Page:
33 Annex 1 1 Protected characteristics Age The Act protects people of all ages. However, different treatment because of age is not unlawful direct or indirect discrimination, if a firm can justify it. Age is the only protected characteristic that allows employers to justify direct discrimination. Disability The Act has made it easier for a person to show that they are disabled and to be protected from disability discrimination. Under the Act, a person is disabled if they have a physical or mental impairment which has a substantial and long-term adverse effect on their ability to carry out normal day-to-day activities. To collect this data, employees and candidates were asked whether they identified themselves as disabled under the definitions of the 2010 Act. Gender reassignment The Act provides protection for transsexual people. A transsexual person is someone who proposes to, starts or has completed a process to change his or her gender. The Act no longer requires a person to be under medical supervision to be protected so a woman who decides to live as a man but does not undergo any medical procedures would be covered. It is discrimination to treat transsexual people less favourably for being absent from work because they propose to undergo, are undergoing or have undergone gender reassignment than they would be treated if they were absent because they were ill or injured. Marriage and civil partnership The Act protects employees who are married or in a civil partnership against discrimination. Single people are not protected. Pregnancy and maternity A woman is protected against discrimination on the grounds of pregnancy and maternity during the period of her pregnancy and any statutory maternity leave to which she is entitled. During this period, pregnancy and maternity discrimination cannot be treated as sex discrimination. The Act forbids an employer from taking into account an employee s period of absence due to pregnancy-related illness when making a decision about her employment. Race For the purposes of the Act race includes colour, nationality and ethnic or national origins. We define ethnicity data according to the criteria used in the 2001 UK Census. This complies with the code of practice on ethnic monitoring published in May 2002.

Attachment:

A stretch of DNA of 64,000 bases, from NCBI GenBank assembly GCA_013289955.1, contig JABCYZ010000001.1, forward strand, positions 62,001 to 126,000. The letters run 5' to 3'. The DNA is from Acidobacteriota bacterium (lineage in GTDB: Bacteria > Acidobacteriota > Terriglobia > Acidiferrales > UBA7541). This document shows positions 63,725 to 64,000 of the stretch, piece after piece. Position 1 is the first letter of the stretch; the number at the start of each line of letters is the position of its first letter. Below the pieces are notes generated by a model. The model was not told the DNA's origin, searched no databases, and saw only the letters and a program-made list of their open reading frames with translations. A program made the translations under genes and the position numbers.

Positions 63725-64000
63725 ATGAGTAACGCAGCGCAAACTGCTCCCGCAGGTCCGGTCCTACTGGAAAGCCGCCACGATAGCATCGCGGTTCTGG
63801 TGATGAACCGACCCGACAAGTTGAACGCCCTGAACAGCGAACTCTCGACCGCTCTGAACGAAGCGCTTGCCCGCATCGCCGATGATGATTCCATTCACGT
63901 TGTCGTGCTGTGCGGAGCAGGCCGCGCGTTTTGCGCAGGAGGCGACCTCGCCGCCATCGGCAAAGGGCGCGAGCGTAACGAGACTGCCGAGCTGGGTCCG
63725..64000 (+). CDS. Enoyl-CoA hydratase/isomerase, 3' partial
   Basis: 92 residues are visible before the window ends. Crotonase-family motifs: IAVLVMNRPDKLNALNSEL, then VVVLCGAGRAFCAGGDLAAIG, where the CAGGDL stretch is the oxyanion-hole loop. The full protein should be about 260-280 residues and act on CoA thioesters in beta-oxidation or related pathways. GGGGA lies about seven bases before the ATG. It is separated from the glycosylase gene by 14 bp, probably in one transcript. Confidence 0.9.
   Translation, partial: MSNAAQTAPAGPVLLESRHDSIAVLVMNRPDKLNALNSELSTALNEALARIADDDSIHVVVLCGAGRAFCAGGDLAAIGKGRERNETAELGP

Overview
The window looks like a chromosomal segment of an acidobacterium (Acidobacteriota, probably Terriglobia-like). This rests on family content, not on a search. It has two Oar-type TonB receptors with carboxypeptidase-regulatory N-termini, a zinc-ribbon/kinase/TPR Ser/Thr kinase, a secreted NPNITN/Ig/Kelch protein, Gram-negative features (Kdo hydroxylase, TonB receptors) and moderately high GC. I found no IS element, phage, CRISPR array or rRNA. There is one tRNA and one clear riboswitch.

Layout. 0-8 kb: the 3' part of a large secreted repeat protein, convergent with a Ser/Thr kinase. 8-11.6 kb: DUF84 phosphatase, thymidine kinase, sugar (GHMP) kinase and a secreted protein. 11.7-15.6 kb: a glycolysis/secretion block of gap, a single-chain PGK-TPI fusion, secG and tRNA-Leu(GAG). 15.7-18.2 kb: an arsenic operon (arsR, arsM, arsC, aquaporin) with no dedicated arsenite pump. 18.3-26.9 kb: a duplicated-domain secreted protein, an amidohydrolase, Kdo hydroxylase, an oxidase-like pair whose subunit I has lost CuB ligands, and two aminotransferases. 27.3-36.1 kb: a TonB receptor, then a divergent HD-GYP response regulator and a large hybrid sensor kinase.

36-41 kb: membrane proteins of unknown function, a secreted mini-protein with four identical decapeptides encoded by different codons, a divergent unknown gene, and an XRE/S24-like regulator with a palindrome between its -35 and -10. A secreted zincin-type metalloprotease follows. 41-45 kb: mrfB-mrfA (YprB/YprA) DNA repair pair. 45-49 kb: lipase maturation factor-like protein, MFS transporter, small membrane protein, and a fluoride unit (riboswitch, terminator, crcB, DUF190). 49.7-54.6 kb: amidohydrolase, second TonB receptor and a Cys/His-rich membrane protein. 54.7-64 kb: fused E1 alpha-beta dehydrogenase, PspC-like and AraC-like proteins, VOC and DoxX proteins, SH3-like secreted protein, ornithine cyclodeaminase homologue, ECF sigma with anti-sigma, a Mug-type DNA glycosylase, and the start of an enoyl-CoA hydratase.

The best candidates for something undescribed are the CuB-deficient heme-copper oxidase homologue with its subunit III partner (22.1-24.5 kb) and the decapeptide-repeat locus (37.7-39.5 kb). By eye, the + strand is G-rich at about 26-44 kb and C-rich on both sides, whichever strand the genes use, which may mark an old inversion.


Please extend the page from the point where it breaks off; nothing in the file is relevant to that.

34 Religion or belief In the Act, religion includes any religion. It also includes a lack of religion, in other words employees or jobseekers are protected if they do not follow a certain religion or have no religion at all. Gender Both men and women are protected under the Act. We recorded gender as male or female. Sexual orientation The Act protects bisexual, gay, heterosexual and lesbian people.